Head Heeb also has an interesting post entitled The Pyramids of PNG:
Economist Utpal Bhattacharya of the World Bank has argued that transition economies are particularly vulnerable to Ponzi schemes, pointing to the large-scale frauds that occurred in post-Communist Russia and Romania as well as Albania. Although Papua New Guinea is not a post-Communist country, it is also in transition from subsistence agriculture and fishing to a modern urban economy, and its people are still adapting to new economic conditions. Such circumstances have facilitated Ponzi schemes in the past, particularly where - as in Haiti in 2002 - prominent citizens and political leaders are induced to participate. Although the PNG government has begun to take measures to combat fraud, "in an environment where economic challenge is a daily reality, most expect the promise of a quick and fantastic return will continue to attract many."

25 May 2004

North Korean Archaeology of Convenience

One of the staples of international academic exchanges with North Korea is an archaeological report on the latest discoveries regarding the tomb of Tangun (also romanized as Dangun), the mythical founder of Korea, born in 2333 B.C. to a he-tiger and a she-bear. Tangun's birth year is the starting point for the Tangun Era (Tanki = Danki) calendar year sequence and the first Korean kingdom, Old Chosôn (Ko Chosun = Go Joseon). The year 2004 C.E. thus equals 4337 T.E. (On the same scale, the mythical Emperor Jimmu didn't found Japan until 1673 T.E. [= 660 B.C.E.])

Several archaeological discoveries were reported by the (North) Korean Central News Agency in 1998.
Chongam earthen wall surveyed

Pyongyang, January 30 (KCNA) -- Survey of historical relics has been deepened in Korea. Authoritative scholars and experts of archaeology, history and folklore recently made a survey of the earthen wall in Chongam-Dong, Taesong District, Pyongyang. The survey team discovered relics and a wall built in the period of King Tangun's Korea, the first ancient state of Korea which existed some 5,000 years ago. The wall has two storeys. The lower storey of the wall, built in the Tangun Korea period, is about 10 metres wide at the bottom and 2.5 metres high. The upper storey, built in the Koguryo period, was rebuilt three times. A scimetar, stone spear, broken top-shape vessels and other relics of the neolithic and bronze ages were discovered in the earth of the wall. Found in the western part inside the wall were the coundation of a building, roof tiles, etc. Dating back to the Koguryo period. A mural painting of the Koguryo period was discovered for the first time in Korea. The mural painting is characterized by use of much powdered gold. The survey of the wall helps systematize the history of Tangun Korea and Koguryo in a scientific way and clearly proves that the history and culture of the Korean nation has developed from long ago with Pyongyang as the centre. [emphasis added]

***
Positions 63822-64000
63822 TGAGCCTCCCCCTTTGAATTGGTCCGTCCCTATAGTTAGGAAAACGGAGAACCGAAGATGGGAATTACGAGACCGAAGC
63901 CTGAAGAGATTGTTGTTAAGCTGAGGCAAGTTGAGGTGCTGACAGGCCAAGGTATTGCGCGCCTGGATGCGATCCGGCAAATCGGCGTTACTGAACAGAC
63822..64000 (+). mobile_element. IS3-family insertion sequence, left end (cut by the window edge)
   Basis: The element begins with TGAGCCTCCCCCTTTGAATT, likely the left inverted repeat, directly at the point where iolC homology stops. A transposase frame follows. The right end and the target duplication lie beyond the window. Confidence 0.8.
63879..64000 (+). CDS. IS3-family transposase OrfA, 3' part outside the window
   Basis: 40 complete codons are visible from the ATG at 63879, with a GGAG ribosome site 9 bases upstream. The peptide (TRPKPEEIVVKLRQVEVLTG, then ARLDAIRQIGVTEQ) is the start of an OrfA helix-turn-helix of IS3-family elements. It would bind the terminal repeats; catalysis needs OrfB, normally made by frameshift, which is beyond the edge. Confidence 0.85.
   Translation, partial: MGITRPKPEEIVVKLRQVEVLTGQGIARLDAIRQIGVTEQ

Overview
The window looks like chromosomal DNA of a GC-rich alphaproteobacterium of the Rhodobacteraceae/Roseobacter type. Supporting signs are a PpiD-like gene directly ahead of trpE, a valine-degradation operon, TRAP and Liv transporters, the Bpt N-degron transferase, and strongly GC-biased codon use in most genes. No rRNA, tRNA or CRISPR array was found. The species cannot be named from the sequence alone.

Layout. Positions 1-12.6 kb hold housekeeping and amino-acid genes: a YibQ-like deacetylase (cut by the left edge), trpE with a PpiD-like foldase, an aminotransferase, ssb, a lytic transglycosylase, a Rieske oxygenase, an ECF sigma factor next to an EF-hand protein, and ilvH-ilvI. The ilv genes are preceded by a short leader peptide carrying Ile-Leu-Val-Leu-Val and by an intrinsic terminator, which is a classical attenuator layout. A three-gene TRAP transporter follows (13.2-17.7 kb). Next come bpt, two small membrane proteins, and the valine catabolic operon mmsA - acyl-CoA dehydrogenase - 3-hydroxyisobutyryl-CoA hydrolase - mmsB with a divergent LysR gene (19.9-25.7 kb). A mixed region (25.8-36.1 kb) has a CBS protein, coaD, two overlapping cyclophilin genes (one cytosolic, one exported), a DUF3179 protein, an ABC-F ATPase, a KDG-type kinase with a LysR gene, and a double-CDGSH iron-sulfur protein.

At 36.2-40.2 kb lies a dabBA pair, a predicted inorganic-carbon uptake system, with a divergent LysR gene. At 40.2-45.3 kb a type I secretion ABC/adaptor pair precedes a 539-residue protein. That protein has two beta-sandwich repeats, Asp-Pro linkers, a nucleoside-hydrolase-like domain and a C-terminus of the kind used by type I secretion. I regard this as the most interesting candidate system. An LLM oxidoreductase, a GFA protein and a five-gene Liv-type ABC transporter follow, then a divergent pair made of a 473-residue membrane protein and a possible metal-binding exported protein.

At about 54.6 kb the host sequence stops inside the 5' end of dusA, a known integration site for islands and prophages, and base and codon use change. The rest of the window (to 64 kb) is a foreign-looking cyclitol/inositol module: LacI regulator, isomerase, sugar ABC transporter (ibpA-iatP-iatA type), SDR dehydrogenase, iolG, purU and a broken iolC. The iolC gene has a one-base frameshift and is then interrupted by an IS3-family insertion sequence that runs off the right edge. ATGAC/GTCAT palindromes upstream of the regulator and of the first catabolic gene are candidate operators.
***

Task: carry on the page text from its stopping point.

Newly-discovered wall of ancient Korea

Pyongyang, August 10 (KCNA) -- The Archaeology Institute of the Academy of Social Sciences of the Democratic People's Republic of Korea has recently discovered a wall of Tangun's Korea (ancient Korea). The newly-discovered wall is the west wall in the middle of the walled city of Pyongyang= It was built on a ridge of Ansan in Pyongchon district with no buildings. The wall was a mixture of earth and stone piled up on rocky layer. It has two parts. In the lower part the wall is 11 metres in bedwidth and 1.5 metres high. In the upper part it is 8 metres in bedwidth and 2.5 metres high. The outside of the wall has a steep slope and the inside an easy one. The building of the lower part of the wall is based on a method of construction widely used in the beginning of ancient times. The method is similar to the methods of construction used in the building of the lower parts of the earthen walls in Jithap-ri and Songhyon-ri. The two earthen walls date back to Tangun's Korea. The recently-discovered wall proves that from the initial stage of state building the people of ancient Korea concentrated on the defence of the capital of the country. It is of weighty importance in the study of the walled capital of Tangun's Korea. Relics of ancient Korea were also discovered during the recent unearthing of the wall. [emphasis added]